For the reasons that follow, the Court concludes that defendants' motion is well-taken and it is therefore granted.

         I. Summary of Evidence and Background

         A. Course of Proceedings

         Plaintiff is a native of Senegal, West Africa, who immigrated to the United States in 2003. (Deposition of Ndeye Ndoye, Doc. 26 at 7). In June 2015, plaintiff filed her complaint in this action raising numerous claims related to defendants' allegedly unlawful seizure on April 10, 2015 of a 2006 Cadillac STS that plaintiff purchased from defendant Major Performance in February 2015. (See generally Doc. 1). Plaintiff alleges that "[a]fter Defendants seized her vehicle, [she] was left without transportation, was unable to meet [her] work schedule requirements, and had to leave her job." (Id. at ¶ 24). Plaintiff alleges damages in excess of $25, 000 related to defendants' actions. (See Id. at ¶¶ 27, 30, 39).

         In July 2016. the Court granted plaintiffs motion for partial summary judgment as to her claim that defendants violated Ohio Rev. Code § 1345.02(A) by committing unfair or deceptive acts in not applying for and providing plaintiff with a certificate of title for the Cadillac as required by the OCSPA. (See Doc. 37 at 10-14). The Court denied defendants* cross-motion for summary judgment in all respects. (See Id. at 15-22). Thus, the parties proceeded with trial preparations as to plaintiffs remaining claims.

         On October 7, 2016, the parties participated in judicial-based mediation, but were unable to settle the case. (See dkt. entry dated Oct. 7, 2016). On October 18, 2016, defendants moved to continue the trial set for November 7, 2016 due to unexpected complications from defense counsel's major surgery. (See Doc. 42). In opposing the motion for continuance, plaintiff argued that a delay was unfair to her because defendants "continue to hold her money, preventing her from acquiring transportation for a job needed to provide for herself.'" (Doc. 43 at 2). The Court granted the motion for continuance and reset the trial for December 12, 2016. On October 25, 2016, defendants filed the instant motion for sanctions, asserting that they had recently discovered information to show that plaintiff misrepresented her employment status and access to transportation in her answers to interrogatories, deposition testimony, and pleadings to inflate her damages. (See Doc. 48 at 1-2).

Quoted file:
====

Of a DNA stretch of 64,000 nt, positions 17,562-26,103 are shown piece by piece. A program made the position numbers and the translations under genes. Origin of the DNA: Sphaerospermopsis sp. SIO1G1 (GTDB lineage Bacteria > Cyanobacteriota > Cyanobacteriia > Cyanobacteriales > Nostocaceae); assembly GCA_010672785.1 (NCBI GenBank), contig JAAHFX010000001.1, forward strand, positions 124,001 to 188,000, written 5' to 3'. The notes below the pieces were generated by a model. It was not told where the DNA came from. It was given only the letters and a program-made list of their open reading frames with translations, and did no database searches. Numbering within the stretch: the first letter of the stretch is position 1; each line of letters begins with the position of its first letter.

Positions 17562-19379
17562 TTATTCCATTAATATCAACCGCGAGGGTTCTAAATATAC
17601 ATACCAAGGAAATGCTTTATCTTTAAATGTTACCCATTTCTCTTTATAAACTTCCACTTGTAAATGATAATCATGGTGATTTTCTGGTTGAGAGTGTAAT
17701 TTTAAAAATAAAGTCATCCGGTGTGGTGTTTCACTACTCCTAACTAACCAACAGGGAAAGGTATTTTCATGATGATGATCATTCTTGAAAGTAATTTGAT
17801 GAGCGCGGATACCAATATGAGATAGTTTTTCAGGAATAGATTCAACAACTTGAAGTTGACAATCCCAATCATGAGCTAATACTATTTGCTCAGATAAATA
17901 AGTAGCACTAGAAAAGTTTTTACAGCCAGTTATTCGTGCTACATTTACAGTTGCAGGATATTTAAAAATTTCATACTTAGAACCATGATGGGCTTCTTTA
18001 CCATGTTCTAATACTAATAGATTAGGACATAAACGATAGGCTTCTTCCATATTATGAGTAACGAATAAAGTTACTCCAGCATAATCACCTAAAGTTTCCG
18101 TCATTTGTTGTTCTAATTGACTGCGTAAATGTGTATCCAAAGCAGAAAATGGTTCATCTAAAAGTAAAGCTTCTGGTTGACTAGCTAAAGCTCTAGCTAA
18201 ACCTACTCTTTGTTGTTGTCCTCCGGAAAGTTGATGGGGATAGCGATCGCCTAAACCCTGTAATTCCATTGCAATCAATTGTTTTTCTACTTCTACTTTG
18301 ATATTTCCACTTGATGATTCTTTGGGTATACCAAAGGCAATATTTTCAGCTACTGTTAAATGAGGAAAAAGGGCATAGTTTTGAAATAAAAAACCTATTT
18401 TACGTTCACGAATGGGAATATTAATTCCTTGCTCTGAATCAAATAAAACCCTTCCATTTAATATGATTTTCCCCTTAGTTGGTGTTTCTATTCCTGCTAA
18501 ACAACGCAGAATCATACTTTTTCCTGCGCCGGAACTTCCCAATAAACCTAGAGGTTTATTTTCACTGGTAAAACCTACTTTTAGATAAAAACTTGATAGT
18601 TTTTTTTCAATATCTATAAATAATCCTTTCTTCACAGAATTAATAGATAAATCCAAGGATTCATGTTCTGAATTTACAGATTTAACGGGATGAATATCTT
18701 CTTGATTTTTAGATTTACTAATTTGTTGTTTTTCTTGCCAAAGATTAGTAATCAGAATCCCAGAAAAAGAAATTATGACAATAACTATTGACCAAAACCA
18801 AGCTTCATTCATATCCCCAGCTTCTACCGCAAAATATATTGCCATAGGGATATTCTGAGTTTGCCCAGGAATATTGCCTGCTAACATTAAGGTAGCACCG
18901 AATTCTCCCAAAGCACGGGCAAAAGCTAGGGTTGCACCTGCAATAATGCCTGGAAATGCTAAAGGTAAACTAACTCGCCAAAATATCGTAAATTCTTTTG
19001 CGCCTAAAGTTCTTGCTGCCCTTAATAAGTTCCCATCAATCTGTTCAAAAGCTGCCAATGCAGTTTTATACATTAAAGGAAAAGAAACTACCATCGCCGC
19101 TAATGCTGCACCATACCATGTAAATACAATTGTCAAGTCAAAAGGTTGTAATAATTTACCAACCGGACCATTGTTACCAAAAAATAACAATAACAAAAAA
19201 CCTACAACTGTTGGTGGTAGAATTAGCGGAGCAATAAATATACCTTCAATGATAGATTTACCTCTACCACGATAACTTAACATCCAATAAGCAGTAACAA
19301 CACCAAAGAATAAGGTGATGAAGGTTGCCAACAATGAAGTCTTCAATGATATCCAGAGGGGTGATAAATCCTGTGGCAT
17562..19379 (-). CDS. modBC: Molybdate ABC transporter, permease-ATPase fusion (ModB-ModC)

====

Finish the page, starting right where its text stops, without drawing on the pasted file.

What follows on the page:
B. Plaintiffs December 2015 Answers to Interrogatories

         Specifically, defendants point to the following answers to interrogatories that plaintiff provided in December 2015 as containing false statements: